Grading of Trips
We have graded our trips in four different categories and you should choose one that suits you the most. Grading of each trip has been done keeping in mind a lot of factors like the trip duration, the altitude, the terrain, the no. of hours of activity everyday, temperatures and conditions encountered, and the level of fitness needed. Any kind of exercise which gets you fitter before this trip is advisable, as it will enable you to enjoy the region more.

  • Easy : Most of our camp based trips, with easy activities, that are optional and involve fairly easy travel. Trips may include short hikes of two to three hours or optional walks at low elevations. Includes less demanding whitewater trips with easy support and myriad options.
  • Moderate : Active trips involving hiking over reasonable terrain, within vehicular access, upto elevations less than 4000 meters, or trips with long walking days, multiple rafting days, wilderness camping. Includes more demanding whitewater trips with Class III rapids.
  • Demanding : Hiking and trekking to elevations exceeding 4000-5000 meters, away from vehicular access, over multiple days. Encompasses demanding whitewater with Class IV rapids.
  • Challenging : Our most demanding trips include climbing at high elevations in excess of 5000 meters, in remote and extreme conditions with no access to roads; trips to remote, extreme wilderness; mountaineering trips, and demanding whitewater trips with Class IV-V rapids.

The Next Step
Ready to go? Email us at info@aquaterra.in to book your place and we will guide you through the booking process. Please sign and scan/email us your booking form and inform us about the status of your payments at the time of confirming the trip (Booking form and Payment details below).

Why travel with Aquaterra Adventures?
We are a pioneer in active adventure travel, and run the most number of rivers in India, having opened them up over the past several years. We set the standard and have a strong reputation for excellence. We have a lot to live up to and we ensure we provide the safest, quality trips for our guests.

References
Should you wish to contact any of our past guests for a trip reference, write to us.

Services provided
In remote regions, we often use local suppliers who provide services that may include vehicles for transportation, equipment, logistical support, hotels, guest houses etc. We do not own or operate these independent services or suppliers. We work with them as they share our commitment to service and quality.

The tour package inclusions and exclusions at a glance.
Inclusions

All transfers in a non AC SUV as per the itinerary above from pick up at Leh Airport to drop at Leh Airport , transfer of trek staff and supplies to and from the trek start & finish points, hotels in Leh, guest houses / fixed camps at other places on Twin Sharing Basis, breakfast & dinner at hotels, all permits for the tour, a guide for all monastery sightseeing in Leh, and an escort to accompany on all drives outside Leh, all meals on the trek, camp staff, guide, porterage of upto 15 kgs of personal baggage, cook, support vehicle, tented accommodation on twin share, all common camping and trekking equipment, sanctuary fee, royalty, permits.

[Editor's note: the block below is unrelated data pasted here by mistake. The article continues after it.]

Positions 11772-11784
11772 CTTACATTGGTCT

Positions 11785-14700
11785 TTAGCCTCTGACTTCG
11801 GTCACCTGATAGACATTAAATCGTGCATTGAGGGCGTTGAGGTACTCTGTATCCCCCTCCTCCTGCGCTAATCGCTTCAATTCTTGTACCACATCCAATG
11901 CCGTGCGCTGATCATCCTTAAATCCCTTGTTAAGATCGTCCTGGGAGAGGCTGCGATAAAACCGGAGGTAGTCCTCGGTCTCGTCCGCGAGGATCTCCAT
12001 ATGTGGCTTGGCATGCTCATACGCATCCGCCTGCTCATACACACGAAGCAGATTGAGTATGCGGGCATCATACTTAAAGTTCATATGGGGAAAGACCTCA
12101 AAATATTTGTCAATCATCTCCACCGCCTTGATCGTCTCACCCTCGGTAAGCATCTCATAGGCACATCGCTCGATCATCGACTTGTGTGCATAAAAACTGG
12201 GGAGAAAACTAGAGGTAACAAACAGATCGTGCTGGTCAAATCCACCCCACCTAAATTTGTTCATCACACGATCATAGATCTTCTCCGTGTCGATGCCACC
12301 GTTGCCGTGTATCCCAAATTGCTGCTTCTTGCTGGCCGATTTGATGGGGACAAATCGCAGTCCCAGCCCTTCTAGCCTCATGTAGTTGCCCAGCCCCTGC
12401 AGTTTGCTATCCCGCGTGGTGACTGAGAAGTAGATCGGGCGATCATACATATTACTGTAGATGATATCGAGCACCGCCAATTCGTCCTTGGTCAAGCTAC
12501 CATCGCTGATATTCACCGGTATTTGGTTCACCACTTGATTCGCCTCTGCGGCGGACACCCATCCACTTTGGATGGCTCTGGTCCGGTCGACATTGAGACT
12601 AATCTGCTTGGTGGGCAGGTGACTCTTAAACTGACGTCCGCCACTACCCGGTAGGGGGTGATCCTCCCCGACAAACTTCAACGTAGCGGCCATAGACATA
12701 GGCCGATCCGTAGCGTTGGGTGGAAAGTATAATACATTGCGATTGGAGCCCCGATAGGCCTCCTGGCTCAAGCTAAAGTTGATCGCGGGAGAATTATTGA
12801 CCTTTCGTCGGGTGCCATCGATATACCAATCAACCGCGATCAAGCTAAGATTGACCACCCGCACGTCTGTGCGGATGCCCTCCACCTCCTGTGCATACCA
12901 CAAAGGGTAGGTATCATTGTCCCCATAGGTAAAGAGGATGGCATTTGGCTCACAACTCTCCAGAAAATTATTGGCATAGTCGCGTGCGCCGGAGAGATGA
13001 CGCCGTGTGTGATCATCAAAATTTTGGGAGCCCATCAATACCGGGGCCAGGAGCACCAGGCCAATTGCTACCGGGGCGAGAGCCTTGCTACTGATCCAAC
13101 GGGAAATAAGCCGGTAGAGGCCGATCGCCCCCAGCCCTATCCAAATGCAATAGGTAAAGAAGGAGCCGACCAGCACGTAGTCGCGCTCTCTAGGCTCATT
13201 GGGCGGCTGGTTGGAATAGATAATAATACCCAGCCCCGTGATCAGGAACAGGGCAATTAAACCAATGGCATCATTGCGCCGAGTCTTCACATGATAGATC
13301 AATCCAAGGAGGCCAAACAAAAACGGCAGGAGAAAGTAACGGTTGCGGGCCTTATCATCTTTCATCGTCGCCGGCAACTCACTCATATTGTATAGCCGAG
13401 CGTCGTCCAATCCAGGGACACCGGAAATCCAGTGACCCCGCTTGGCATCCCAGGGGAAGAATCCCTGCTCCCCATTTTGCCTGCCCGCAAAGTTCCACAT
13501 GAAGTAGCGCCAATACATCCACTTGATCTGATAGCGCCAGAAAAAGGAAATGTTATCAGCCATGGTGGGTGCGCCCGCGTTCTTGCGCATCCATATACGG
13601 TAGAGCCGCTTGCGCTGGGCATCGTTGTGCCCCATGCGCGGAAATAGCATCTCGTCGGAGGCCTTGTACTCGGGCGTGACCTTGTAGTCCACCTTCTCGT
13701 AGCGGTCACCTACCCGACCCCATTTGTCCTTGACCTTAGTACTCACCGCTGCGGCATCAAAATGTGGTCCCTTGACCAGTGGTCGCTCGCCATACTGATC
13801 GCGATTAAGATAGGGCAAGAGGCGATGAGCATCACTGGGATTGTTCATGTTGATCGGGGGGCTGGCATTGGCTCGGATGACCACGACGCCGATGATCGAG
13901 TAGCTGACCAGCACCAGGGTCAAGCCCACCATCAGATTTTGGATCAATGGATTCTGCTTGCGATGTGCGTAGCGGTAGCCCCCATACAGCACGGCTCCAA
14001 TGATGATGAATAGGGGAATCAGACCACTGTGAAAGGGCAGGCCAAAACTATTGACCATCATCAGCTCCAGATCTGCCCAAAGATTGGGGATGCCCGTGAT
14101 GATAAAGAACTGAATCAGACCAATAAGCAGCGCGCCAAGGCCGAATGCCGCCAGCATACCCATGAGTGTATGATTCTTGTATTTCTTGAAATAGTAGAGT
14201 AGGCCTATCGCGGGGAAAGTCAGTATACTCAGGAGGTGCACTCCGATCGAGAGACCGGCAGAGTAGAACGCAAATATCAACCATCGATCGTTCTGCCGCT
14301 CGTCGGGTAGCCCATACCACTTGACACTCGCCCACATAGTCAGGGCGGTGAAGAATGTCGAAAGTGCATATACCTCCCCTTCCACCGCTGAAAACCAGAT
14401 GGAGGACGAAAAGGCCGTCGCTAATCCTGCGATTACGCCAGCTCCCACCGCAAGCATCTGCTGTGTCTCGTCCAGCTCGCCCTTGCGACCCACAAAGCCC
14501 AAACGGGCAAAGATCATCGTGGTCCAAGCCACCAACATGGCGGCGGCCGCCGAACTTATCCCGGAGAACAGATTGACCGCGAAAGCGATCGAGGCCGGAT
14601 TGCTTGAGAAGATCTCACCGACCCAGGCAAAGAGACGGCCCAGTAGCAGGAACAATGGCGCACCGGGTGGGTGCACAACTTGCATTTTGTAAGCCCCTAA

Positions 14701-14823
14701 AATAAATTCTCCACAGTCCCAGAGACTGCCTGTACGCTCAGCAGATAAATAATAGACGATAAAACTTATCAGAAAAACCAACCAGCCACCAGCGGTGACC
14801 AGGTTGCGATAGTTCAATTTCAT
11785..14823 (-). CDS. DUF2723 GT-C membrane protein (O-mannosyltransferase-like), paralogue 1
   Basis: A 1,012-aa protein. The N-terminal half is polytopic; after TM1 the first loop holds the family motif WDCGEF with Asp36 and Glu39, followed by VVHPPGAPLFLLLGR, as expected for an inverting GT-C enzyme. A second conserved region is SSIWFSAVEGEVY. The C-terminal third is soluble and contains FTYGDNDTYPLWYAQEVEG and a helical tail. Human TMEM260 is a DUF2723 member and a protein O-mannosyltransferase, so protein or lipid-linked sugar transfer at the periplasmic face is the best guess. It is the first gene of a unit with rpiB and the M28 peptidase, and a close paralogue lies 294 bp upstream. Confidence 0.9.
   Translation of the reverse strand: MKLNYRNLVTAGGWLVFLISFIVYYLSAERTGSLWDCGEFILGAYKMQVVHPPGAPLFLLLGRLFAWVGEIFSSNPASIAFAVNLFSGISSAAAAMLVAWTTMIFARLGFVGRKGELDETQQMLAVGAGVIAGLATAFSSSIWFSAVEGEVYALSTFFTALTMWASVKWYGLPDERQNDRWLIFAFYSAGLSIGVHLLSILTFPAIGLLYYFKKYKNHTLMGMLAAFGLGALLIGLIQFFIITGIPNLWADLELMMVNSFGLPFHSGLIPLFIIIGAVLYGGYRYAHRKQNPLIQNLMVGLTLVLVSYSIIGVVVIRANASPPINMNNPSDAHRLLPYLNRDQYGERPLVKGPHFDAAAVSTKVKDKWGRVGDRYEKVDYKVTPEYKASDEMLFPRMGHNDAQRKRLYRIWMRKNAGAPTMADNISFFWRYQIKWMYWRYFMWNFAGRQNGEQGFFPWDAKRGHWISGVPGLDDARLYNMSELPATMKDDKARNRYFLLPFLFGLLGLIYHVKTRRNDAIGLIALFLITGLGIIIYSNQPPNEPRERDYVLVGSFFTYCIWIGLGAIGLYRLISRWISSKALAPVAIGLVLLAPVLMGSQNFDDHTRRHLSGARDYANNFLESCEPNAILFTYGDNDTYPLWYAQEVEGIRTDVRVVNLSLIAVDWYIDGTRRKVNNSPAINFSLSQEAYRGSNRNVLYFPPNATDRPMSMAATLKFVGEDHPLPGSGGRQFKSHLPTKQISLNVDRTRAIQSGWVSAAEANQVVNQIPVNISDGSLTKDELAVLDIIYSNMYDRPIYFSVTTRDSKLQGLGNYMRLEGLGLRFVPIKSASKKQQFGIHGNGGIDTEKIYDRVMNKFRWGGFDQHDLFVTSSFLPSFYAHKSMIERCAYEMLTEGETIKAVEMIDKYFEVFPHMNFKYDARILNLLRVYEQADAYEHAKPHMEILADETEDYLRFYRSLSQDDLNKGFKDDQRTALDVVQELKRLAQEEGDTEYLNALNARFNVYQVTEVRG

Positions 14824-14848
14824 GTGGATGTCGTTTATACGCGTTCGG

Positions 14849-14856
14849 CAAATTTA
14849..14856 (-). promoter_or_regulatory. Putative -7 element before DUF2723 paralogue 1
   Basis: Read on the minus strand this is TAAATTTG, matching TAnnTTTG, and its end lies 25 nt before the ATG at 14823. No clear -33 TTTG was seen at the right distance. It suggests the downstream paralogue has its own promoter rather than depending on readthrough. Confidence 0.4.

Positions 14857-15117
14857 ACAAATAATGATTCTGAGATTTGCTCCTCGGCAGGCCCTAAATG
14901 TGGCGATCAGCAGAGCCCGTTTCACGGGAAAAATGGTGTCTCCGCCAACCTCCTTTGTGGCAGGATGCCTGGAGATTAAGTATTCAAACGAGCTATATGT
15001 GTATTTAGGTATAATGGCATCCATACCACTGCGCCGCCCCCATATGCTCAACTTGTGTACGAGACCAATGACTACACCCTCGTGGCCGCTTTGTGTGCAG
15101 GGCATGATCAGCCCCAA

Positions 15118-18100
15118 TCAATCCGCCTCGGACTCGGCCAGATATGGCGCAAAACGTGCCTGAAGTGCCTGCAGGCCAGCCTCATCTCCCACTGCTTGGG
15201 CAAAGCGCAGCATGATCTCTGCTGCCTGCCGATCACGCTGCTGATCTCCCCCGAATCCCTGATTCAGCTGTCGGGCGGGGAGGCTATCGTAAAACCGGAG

Exclusions & Cancellations

Whats not:
Airfare (Del-Leh-Del), sleeping bag, items of personal clothing, expenses of a personal nature like laundry, phone calls, alcohol, cigarettes, insurance, camera fee and any costs arising out of unforeseen circumstances such as bad weather, landslides, road conditions and any other circumstances beyond our control.

Booking conditions: All bookings are subject to availability of space at Camp. We book space on a 100% advance. All payments by wire transfer, cash or cheque/draft in favor of “Aquaterra Adventures (I) Pvt. Ltd.”

Tips & Gratuities: Our recommendation is a minimum 5-10% of your trip cost for tips to be distributed amongst the team that makes your adventure safe and successful. This includes drivers, guides, cook, kitchen team, porters and horsemen. Of course, this remains a personal choice.

Cancellations

If it becomes necessary to cancel your tour, you must notify Aquaterra Adventures India Pvt. Ltd. immediately in writing. Once we receive your notice, cancellation will take effect. Please note that the following charges will apply on cancellation:

  • if cancellation takes place more than 45 days prior to departure, your full deposit
  • will be returned except a processing charge of Rs. 5000 or US$ 77 ; (60 days for Brahmaputra trip)
  • if cancellation takes place between 45 and 30 days prior to departure, 50% of the
  • tour price will be forfeited (between 60 and 30 days for Brahmaputra trip); and
  • if cancellation takes place less than 30 days prior to departure, 100% of the tour price will be forfeited.

Some trips attract a minimum processing charge – please check.

The tour price is quoted as a package. No partial refunds or credit will be given for services not used. We recommend that you obtain travel insurance upon booking.

Package Confirmed Dates Trip Status Trip Status Duration Duration
July 23, 2019 - August 4, 2019
Confirmed
13 Days
August 15, 2019 - August 27, 2019
Confirmed
13 Days